E. Ti­mor primed for le­gal bat­tle with Aus­tralia in gas pipeline row


Thir­teen years af­ter win­ning in­de­pen­dence from In­done­sia, East Ti­mor has to wage another strug­gle for jus­tice with a more pow­er­ful neigh­bor — but this time in the courts, the na­tion’s prime min­is­ter says.

Af­ter two years of in­con­clu­sive tech­ni­cal talks, East Ti­mor last week an­nounced it was ini­ti­at­ing ar­bi­tra­tion with Aus­tralia on ju­ris­dic­tion of a seabed petroleum field — the latest round of lit­i­ga­tion in a messy dis­pute be­tween the two coun­tries over how they split lu­cra­tive oil and gas rev­enues.

“We are claim­ing what be­longs to us. It’s an is­sue of sovereignty and an is­sue of jus­tice,” said Prime Min­is­ter Rui Maria de Araujo, who took of­fice in Fe­bru­ary af­ter in­de­pen­dence hero Xanana Gus­mao re­signed to make way for a new gen­er­a­tion of Ti­morese lead­ers.

Araujo spoke to The As­so­ci­ated Press Wed­nes­day on the side­lines of the an­nual meet­ing of world lead­ers at the U.N.

East Ti­mor, an im­pov­er­ished na­tion of 1.1 mil­lion, be­came a sov­er­eign state in 2002. It de­pends on petroleum rev­enues for 90 per­cent of its econ­omy and is con­cerned that funds could dry up within years.

In the new lit­i­ga­tion, East Ti­mor is dis­put­ing Aus­tralia’s ex­clu­sive right to the ju­ris­dic­tion and tax­a­tion of the pipeline lead­ing into a joint petroleum de­vel­op­ment area.

Aus­tralia said last week it will de­fend against the le­gal ac­tion. It said that the treaty un­der which the two na­tions di­vide the rev­enues states that ju­ris­dic­tion de­pends on where the pipeline lands, which is in north­ern Aus­tralia.

East Ti­mor has al­ready chal­lenged the va­lid­ity of the 2006 treaty.

It con­tends that Aus­tralia spied on it dur­ing ne­go­ti­a­tions for the treaty. And in 2013, it launched a le­gal ac­tion at the In­ter­na­tional Court of Jus­tice af­ter Aus­tralian po­lice seized doc­u­ments from a lawyer rep­re­sent­ing East Ti­mor who al­legedly wit­nessed the spy­ing. The court banned Aus­tralia from us­ing the seized doc­u­ments and it re­turned them to East Ti­mor.

Araujo said the crux of the dis­pute with Aus­tralia is over where the mar­itime bor­der in the Ti­mor Sea lies. The ter­ri­tory jointly ad­min­is­tered by the two coun­tries cur­rently fol­lows a bound­ary set in 1972 when East Ti­mor was still oc­cu­pied by In­done­sia. That bound­ary is much closer to the coast of East Ti­mor than Aus­tralia. East Ti­mor wants it to be set at a me­dian line be­tween them, so more of the petroleum fields would lie in its wa­ters, so it would earn more rev­enue.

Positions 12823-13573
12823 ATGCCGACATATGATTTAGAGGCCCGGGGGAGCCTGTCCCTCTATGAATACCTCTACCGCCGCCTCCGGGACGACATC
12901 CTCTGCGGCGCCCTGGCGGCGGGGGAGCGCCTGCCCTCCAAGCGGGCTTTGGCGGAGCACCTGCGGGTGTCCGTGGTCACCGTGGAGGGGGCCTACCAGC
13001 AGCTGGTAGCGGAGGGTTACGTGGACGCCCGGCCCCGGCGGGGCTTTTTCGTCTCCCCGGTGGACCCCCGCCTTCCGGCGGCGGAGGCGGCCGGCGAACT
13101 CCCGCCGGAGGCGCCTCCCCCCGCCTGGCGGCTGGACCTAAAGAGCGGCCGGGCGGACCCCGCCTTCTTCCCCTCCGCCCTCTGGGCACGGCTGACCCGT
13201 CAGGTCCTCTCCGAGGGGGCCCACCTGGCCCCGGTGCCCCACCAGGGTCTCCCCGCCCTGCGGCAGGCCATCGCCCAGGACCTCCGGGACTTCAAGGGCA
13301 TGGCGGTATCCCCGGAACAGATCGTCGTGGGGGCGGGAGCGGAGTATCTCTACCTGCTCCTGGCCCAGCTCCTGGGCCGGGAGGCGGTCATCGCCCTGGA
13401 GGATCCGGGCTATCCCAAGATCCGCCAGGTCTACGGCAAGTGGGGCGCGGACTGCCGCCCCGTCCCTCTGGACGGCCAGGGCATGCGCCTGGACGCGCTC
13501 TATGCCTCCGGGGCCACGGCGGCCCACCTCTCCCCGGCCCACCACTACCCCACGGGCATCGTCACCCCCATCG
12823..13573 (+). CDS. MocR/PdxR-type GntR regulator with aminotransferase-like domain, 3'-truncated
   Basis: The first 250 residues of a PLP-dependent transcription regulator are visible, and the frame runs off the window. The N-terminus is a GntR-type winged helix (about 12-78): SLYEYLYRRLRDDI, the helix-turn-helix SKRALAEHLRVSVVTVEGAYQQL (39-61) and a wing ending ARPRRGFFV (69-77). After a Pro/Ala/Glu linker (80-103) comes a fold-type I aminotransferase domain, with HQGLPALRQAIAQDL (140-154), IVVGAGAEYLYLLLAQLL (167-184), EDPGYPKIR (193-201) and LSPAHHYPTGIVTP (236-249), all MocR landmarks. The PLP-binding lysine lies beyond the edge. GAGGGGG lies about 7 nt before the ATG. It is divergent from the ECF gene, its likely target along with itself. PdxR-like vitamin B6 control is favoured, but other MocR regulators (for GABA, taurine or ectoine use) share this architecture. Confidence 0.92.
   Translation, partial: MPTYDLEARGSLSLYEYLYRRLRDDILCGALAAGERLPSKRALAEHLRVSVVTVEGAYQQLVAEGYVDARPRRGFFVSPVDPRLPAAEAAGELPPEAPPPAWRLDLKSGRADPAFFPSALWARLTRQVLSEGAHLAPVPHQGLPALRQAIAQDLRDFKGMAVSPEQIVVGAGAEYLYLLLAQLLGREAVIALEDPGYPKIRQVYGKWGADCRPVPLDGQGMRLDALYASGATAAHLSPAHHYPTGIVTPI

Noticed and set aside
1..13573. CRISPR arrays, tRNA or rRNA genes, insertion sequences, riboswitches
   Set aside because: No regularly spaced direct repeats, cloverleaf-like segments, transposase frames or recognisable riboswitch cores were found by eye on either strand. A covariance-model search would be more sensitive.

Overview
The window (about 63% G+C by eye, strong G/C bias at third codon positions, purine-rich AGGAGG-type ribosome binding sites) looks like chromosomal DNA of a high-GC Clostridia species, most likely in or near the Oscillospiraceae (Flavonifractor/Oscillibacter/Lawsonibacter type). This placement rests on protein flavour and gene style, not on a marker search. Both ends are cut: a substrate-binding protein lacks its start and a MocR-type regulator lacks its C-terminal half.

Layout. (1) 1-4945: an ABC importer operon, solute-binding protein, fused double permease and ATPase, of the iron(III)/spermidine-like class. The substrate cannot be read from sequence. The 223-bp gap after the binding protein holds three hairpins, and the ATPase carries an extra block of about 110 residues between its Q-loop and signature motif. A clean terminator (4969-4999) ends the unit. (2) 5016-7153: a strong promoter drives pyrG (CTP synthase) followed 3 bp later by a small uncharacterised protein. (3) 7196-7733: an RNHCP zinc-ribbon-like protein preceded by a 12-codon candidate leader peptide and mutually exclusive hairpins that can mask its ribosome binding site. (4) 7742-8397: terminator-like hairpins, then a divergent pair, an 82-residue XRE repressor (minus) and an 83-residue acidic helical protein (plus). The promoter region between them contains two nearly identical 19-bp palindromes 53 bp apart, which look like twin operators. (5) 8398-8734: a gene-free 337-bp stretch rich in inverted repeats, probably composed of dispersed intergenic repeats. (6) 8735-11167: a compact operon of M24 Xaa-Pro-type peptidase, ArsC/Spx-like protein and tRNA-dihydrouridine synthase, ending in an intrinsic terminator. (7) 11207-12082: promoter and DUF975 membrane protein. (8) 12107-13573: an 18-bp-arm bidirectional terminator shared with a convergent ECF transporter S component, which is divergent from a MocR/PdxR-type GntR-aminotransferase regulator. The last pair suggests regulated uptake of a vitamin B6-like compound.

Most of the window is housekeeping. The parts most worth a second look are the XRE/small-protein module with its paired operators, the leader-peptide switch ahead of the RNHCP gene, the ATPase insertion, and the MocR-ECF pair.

In June, Aus­tralian For­eign Min­is­ter Julie Bishop told par­lia­ment that Aus­tralia would re­sist East Ti­mor’s ef­fort to re­draw the sea bor­der be­tween the na­tions as de­lin­eated un­der the 2006 treaty. She said the treaty was al­ready gen­er­ous enough.

Un­der the cur­rent ar­range­ments, rev­enues from the Bayu Un­dan gas and con­den­sate field that has been be­ing ex­ploited for the past decade are di­vided up 90-10 in East Ti­mor’s fa­vor. But Araujo said the field has passed its peak pro­duc­tion and is ex­pected to dry up within five to ten years.

Rev­enues from the planned Greater Sunrise field would be split 50-50, but 80 per­cent of the field lies in Aus­tralian wa­ters so it would earn the lion’s share if pro­duc­tion starts.

Araujo says de­spite the po­lit­i­cal dis­agree­ment over the oil rev­enues and mar­itime bor­der, re­la­tions with Aus­tralia are good, and he has in­vited new Prime Min­is­ter Mal­colm Turnbull to visit East Ti­mor.

Still, Araujo likens the long-run­ning le­gal tra­vails to the 24-year armed strug­gle against In­done­sian oc­cu­pa­tion that had left more than 170,000 dead — a strug­gle that few out­siders ex­pected East Ti­mor to win, un­til a U.N.-ad­min­is­tered ref­er­en­dum in which its peo­ple voted for in­de­pen­dence in 1999.

“Peo­ple were pes­simistic, say­ing that In­done­sia will never go out from East Ti­mor be­cause all the big Western pow­ers were sup­port­ing In­done­sia. The only thing we used as a strong moral and po­lit­i­cal mo­ti­vat­ing fac­tor was in­ter­na­tional law,” he said.

“It may sound rhetor­i­cal, but we think that we are in the right side again.”

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